To get familiar with VS Code it's recommended to read the getting started section of the VS Code docs so you're familiar with the UI terminology.
Opening the FxA repository will result in VS Code prompting you (in the lower right of your VS Code Window) to install the project's "Recommended Extensions". These include all the common extensions that will help in working with the FxA project's packages.
In VS code, you typically open up a folder and the
.vscode directory inside
is used for the project's debugging/task configurations and settings. Since the
FxA repository is a mono-repo containing many individual packages, a single
.vscode in the root directory is used for monorepo-wide settings and
to recommend extensions. However, there are
.vscode directories within the
packages/* that add additional package specific debugging/task
To utilize these you can open the desired package folder directly or use a multi-root workspace. Using the multi-root workspace feature allows you to add multiple package folders to your workspace which enables all of their individual debugging/task configurations.
See the VS Code docs for instructions on how to add a folder to your workspace. Note that the first time you add a folder it will create a new Unnamed Workspace. You can save the workspace as a file to easily resume the chosen open package folders for future use as well.
Using the VS Code Debugger
Once you have added a folder to your workspace, the additional debug/task settings
will be available in the Debug View. If you don't see any after adding
a package folder with a
.vscode directory, you may need to run 'Developer: Reload Window'
from the command palette.
The following videos show how to run test tasks and the FxA Auth Server with the debugger.
Collaborative Coding / Review
The recommended extensions for FxA install the LiveShare Extension Pack which includes the LiveShare extension. Using this extension you can share your editing and debugging environment including local terminals and the debug session with invited developers.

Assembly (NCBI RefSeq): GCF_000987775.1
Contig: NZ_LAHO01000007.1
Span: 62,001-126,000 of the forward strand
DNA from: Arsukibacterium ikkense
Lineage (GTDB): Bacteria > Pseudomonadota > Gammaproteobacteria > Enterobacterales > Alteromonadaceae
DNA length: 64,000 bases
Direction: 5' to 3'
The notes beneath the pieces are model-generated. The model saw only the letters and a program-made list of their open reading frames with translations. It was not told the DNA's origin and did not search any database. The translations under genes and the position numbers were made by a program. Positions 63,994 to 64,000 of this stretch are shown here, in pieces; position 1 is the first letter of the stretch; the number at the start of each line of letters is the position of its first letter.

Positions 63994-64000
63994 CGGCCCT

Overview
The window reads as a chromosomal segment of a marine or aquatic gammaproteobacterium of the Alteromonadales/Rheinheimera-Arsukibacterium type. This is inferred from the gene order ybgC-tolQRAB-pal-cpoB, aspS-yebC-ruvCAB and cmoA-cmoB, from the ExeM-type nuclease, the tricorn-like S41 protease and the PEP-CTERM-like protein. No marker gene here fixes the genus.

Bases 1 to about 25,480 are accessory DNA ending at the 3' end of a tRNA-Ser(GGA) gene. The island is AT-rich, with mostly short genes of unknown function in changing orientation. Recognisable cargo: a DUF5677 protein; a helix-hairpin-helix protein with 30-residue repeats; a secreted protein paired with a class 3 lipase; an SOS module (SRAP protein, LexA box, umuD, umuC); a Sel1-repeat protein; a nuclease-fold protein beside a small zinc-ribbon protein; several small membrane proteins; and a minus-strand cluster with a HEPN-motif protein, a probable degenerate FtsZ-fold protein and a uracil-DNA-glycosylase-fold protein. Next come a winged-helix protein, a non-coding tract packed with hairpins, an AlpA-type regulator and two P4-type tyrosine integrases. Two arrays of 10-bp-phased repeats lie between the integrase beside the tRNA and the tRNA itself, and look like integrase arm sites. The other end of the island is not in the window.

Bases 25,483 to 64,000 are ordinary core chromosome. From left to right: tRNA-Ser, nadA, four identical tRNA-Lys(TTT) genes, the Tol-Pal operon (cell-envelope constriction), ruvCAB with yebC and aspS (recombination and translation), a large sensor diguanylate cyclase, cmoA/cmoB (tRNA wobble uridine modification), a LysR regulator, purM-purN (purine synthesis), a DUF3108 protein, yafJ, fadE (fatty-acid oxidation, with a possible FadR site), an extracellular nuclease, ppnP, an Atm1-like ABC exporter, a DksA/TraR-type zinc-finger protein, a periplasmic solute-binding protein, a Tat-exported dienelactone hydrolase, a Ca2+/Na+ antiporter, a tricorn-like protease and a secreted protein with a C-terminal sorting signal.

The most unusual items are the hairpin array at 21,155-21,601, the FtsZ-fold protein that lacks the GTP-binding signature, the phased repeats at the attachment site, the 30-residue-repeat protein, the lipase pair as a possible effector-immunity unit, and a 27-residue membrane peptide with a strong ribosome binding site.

VS Code has documented common use-cases for Live Share that provide useful tips for setting up collaborative coding sessions. A good jumping off point to learn more features available is the LiveShare feature overview.
When working collaboratively, the final commit should reflect all the collaborators that
worked on it. GitHub properly displays commits written with the
line appended to the commit message.
Remote Development via SSH
Remote development allows you to run the VS Code user interface on your local machine while a core VS Code instance is run on a remote machine either via SSH, WSL, docker Containers, or VS Online Azure instances. These instructions are tips for setting up VS Code to work with a remote instance via SSH, and should be run on the remote instance.
Copy your local ssh public key to the remote machine on setup, this will create a user with the username from your ssh keys email address.
It's useful to configure the forwards for FxA in your
~/.ssh/config file so that
they're always active upon loading up VS Code. An example is shown below:
LocalForward 1080 localhost:1080
LocalForward 1111 localhost:1111
LocalForward 1112 localhost:1112
LocalForward 3030 localhost:3030
LocalForward 3031 localhost:3031
LocalForward 8080 localhost:8080
LocalForward 9000 localhost:9000
LocalForward 9010 localhost:9010